Bedřšska Felixová

Deported to Terezin 31st March 1942 with her family. Her father was taken to Auschwitz 28.Sept.1944; his end is uncertain. She and her mother stayed in Terezin until liberation.

My mother was trained as a dressmaker; she made uniforms for the German army in the ghetto. This position saved her and me, so that we were not transported to a concentration camp. My best memories are the concert with the famous conductor Karel Ancerl, for instance “The Bartered Bride “.

But one day two prisoners escaped. After that, we had to assemble for roll call early in the morning. We were counted four times. Nobody informed us when we would be allowed to go back. In bad weather we waited until late in the evening. bedriska-felixova Old and weak people around me fell to the ground. Some of them were dead. For me, an 8-year-old girl, this was too much.The bodies ware packed into crates, which were burnt in the crematorium. Then the ashes were thrown in the river.Today you can find a memorial there.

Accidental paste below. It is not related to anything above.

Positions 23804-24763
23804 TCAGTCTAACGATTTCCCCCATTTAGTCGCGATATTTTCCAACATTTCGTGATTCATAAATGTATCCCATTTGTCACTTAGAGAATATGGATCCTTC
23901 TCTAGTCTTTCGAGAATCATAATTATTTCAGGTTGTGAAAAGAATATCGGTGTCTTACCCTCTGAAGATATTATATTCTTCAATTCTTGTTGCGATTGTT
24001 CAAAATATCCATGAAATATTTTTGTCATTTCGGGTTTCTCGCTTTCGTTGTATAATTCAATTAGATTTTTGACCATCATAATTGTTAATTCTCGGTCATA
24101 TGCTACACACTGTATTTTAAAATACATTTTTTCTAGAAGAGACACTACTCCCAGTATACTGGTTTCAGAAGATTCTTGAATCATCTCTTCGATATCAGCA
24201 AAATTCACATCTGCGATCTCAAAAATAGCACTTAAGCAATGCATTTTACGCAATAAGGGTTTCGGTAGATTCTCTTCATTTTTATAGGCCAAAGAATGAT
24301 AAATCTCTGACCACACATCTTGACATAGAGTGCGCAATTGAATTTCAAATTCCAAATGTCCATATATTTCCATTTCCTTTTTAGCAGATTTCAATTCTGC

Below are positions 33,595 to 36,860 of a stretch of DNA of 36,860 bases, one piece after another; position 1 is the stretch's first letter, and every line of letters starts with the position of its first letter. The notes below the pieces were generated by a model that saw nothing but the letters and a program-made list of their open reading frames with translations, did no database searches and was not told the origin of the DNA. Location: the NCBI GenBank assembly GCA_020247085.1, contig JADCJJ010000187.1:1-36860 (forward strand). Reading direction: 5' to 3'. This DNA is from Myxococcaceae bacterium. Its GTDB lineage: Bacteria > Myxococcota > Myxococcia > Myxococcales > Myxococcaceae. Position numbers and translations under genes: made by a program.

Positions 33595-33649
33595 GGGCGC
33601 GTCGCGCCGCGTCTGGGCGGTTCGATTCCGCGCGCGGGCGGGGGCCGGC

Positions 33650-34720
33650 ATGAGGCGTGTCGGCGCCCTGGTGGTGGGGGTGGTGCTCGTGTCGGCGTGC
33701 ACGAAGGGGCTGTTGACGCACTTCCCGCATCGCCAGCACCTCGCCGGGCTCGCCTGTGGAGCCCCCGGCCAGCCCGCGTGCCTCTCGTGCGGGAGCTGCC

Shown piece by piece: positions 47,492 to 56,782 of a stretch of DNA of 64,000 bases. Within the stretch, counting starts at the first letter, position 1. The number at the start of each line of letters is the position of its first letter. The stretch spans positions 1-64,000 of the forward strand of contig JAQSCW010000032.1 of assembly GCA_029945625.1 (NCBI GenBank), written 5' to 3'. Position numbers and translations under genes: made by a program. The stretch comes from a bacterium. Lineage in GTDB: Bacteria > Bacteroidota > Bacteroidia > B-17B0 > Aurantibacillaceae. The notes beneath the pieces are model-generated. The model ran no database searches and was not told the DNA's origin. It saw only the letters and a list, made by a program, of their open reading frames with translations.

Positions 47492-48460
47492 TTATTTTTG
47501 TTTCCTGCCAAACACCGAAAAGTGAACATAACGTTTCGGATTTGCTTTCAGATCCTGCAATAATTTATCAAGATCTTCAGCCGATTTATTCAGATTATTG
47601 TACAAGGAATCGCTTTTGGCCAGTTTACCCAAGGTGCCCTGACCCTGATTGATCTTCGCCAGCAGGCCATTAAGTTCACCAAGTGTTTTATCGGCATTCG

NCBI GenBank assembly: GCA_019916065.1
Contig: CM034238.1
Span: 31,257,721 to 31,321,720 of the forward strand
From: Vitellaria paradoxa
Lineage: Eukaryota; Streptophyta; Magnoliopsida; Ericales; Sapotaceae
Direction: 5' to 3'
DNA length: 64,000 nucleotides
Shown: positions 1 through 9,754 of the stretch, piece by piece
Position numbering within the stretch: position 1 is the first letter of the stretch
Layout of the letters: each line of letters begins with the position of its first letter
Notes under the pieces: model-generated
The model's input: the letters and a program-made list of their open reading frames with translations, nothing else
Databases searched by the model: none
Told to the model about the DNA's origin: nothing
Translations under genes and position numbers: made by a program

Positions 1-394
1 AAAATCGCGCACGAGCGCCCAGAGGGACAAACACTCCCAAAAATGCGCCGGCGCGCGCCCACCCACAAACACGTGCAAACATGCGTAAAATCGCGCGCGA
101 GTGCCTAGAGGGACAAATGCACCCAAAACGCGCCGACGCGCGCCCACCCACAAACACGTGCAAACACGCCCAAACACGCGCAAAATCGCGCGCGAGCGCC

That is where the ashes of my grandmother are. She was suffering from a gallbladder problem. I was able to be with her in her last hour. I talked to her – “Babicka, Grandmother”; she heaved one last sigh, maybe a sign that she had heard me. Then she died.

In 1943, 1 200 orphans arrived from the east. Their parents had been shot dead in their presence. A month later they were taken to Auschwitz together with their nurses, and gassed. One of the people who looked after them was Franz Kafka’s youngest sister.

Early in May 1945, a train was coming to Terezin with concentration camp survivors. Together with my mother I went to the station. Full of hope, we waited for our father. When the doors were opened dead bodies fell out. The living stumbled over each other and out of the coach. Many of those waiting wanted information about the whereabouts of their relatives, but they could not remember anything. Not even their own names. They silently pointed to the numbers that were tattooed into their arms. Our father was not among them.

I am a practicing Jew, and I suffered for my belief. For me, it is incomprehensible when somebody says all Jews should go and live in Israel. I was born in Brno, and this is my home. I am a Czech Jew. Those who did not experience the war do not know how important it is to have a home.

This is the best thing on earth – to have a place to return to.

Dental laboratory technician, born January 17, 1935 in Brno, widow, 2 sons.

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